God & Science Forum Message Forums: Atm · Astrophotography · Blackholes · Blackholes2 · CCD · Celestron · Domes · Education Eyepieces · Meade · Misc. · God and Science · SETI · Software · UFO · XEphem
 Be the first pioneers to continue the Astronomy Discussions at our new Astronomy meeting place...The Space and Astronomy Agora Another Explanation Forum List | Follow Ups | Post Message | Back to Thread Topics | In Response ToPosted by Harvey on July 21, 2003 02:42:41 UTC

Alan,

I apologize for misunderstanding your position. Although, let me explain why I don't think your position has much merit.

I suggest that the very definition of numbers themselves involves axioms and inferences that already require correspondence with "the facts"; that math might be pre-defined as true in Tarski perspective.

Let's look at the Peano axioms:

1. Zero is a number.
2. If a is a number, the successor of a is a number.
3. zero is not the successor of a number.
4. Two numbers of which the successors are equal are themselves equal.
5. (induction axiom.) If a set S of numbers contains zero and also the successor of every number in S, then every number is in S.

(Source: mathworld.wolfram.com)

Now, what in any of these axioms and rules of inference requires correspondence with the 'facts'? 'True' in convention T might mean (I don't profess to have gotten it right) that there is a way to express "2+2=4" in a mathematical abstract reality and that "2+2=4" actually obtains in a mathematical abstract reality.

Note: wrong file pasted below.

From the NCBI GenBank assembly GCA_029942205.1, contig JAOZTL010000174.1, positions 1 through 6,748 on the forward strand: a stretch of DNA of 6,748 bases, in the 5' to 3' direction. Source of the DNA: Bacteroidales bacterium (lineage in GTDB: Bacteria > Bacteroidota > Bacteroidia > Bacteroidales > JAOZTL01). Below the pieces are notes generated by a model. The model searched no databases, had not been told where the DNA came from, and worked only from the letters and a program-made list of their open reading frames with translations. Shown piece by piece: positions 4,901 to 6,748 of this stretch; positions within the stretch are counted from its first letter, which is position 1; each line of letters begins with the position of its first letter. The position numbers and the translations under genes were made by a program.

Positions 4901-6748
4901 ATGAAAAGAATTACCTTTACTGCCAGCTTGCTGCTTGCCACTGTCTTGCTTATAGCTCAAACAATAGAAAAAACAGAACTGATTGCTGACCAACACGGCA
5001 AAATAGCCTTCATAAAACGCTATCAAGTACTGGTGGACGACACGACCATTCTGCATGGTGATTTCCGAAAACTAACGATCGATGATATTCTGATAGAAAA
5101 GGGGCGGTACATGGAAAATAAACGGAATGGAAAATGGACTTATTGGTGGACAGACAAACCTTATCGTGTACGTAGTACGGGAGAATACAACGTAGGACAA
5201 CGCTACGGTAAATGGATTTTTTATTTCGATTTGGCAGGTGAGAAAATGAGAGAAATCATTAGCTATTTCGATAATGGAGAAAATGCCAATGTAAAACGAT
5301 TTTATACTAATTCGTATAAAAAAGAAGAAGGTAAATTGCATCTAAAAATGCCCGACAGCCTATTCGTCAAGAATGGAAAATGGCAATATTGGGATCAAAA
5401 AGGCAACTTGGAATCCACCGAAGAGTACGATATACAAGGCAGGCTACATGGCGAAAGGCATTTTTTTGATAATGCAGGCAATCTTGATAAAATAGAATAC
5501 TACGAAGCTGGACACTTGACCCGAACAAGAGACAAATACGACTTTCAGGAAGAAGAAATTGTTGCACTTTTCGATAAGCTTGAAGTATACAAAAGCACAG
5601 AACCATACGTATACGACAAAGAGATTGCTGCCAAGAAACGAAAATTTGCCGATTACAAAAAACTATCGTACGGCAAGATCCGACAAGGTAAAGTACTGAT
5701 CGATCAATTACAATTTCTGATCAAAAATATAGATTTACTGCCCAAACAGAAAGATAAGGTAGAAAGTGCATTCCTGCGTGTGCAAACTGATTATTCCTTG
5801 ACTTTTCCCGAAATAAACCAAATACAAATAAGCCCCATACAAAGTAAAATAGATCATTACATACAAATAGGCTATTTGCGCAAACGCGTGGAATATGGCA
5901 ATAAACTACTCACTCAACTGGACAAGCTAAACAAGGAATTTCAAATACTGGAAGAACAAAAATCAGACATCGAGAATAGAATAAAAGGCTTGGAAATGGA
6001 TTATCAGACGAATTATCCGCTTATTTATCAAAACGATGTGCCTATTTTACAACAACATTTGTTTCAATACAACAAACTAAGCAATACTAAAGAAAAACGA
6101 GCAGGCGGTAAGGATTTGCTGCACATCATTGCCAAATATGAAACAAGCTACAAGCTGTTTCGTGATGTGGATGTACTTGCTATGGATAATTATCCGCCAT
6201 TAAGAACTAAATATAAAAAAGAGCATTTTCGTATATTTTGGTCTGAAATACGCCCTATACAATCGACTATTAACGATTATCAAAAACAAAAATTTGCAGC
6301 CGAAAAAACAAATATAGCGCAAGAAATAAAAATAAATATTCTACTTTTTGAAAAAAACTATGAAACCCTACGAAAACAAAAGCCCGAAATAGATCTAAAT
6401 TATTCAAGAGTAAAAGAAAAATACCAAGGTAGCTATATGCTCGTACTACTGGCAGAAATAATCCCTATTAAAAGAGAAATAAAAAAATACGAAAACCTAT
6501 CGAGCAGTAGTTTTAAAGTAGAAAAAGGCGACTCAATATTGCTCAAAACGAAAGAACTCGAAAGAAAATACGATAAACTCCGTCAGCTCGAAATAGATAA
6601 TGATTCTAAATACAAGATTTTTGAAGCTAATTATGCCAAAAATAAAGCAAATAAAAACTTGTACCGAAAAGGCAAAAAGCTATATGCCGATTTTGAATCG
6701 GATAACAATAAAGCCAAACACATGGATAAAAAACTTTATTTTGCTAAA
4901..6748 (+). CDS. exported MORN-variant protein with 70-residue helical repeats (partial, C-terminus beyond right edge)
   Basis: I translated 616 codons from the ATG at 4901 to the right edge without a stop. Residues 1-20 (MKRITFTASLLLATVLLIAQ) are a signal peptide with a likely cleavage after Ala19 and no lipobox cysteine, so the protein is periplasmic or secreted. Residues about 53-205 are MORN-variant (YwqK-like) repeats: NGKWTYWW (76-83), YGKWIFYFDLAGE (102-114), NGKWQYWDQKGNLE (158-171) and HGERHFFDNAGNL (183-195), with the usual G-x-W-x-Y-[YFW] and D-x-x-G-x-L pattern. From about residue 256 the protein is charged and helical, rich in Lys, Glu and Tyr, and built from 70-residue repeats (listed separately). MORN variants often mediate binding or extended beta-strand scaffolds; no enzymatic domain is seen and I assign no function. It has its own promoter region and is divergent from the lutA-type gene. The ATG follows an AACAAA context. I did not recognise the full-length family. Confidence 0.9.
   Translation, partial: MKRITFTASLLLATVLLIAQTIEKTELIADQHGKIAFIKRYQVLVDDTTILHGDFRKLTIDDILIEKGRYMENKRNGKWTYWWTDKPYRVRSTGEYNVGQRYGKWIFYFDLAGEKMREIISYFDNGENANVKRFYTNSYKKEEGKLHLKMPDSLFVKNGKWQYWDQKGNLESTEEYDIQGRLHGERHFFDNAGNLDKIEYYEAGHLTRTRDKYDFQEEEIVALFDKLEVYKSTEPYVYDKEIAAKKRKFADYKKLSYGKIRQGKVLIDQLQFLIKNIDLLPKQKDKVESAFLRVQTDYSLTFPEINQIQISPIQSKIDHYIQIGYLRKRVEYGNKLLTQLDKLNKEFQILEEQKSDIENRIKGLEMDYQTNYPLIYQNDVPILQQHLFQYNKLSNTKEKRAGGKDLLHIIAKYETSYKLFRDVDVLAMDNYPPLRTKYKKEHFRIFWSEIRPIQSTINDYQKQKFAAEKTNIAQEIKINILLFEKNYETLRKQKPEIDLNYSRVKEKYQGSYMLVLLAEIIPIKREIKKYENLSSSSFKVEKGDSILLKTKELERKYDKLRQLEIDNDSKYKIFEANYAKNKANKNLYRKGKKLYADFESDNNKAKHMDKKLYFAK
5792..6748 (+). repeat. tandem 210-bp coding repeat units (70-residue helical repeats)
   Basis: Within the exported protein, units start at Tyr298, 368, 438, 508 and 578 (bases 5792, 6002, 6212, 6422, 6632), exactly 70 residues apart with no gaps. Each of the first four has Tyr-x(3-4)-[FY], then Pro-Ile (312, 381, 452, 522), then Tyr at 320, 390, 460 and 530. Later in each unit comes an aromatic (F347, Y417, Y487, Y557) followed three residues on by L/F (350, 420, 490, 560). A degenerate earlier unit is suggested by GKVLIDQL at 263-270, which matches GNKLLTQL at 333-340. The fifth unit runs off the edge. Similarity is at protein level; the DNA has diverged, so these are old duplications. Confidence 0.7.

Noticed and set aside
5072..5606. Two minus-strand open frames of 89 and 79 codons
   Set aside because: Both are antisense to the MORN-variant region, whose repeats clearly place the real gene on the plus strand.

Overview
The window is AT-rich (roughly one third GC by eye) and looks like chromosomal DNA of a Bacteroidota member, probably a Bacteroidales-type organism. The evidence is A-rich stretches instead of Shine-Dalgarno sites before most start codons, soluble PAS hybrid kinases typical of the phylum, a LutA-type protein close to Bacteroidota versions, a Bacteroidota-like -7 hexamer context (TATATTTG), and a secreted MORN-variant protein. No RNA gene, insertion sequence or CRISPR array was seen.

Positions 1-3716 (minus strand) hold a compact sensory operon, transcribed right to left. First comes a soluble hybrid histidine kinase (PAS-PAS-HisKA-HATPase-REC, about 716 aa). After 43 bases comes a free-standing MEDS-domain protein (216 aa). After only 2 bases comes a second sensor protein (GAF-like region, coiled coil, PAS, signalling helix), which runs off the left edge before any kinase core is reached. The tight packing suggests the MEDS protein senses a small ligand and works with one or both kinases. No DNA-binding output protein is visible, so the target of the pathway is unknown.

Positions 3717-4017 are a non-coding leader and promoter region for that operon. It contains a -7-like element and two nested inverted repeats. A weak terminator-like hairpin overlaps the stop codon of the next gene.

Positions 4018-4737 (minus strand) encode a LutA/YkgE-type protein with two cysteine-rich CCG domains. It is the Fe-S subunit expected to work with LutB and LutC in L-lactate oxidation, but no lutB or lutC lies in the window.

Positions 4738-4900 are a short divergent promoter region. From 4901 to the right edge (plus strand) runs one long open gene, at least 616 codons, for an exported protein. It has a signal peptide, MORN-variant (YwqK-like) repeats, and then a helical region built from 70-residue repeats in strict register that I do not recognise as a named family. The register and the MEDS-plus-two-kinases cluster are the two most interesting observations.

It might be the case that everything we discuss or can imagine requires a correspondence with the world ('facts') and therefore any and all formal systems we invent are circular, but why do most formal systems fail to be consistent? That is, it is far easier to create an inconsistent formal system than one like mathematics that appears consistent. If your contention is correct, then why is it that Peano arithmetic can be made inconsistent by changing ever so slightly the axioms stated above? Also, by eliminating axioms we greatly reduce the scope of Peano arithmetic, and in which case the formal system created would hardly garner as much attention as it has. I just don't see how you can make this kind of suggestion with any compelling argument. If you take Euclid's fifth postulate, for example, it was once held self-evident and corresponding with the 'facts', only to be found vunerable to Gauss' review. What's worse, this is an instance where the axiom both works (Euclid) and doesn't work (non-Euclidean). Does this mean that reality is schizophrenic? Rather, I think it means that there's a wide range of discretion in creating formal systems and that your suggestion is not very compelling.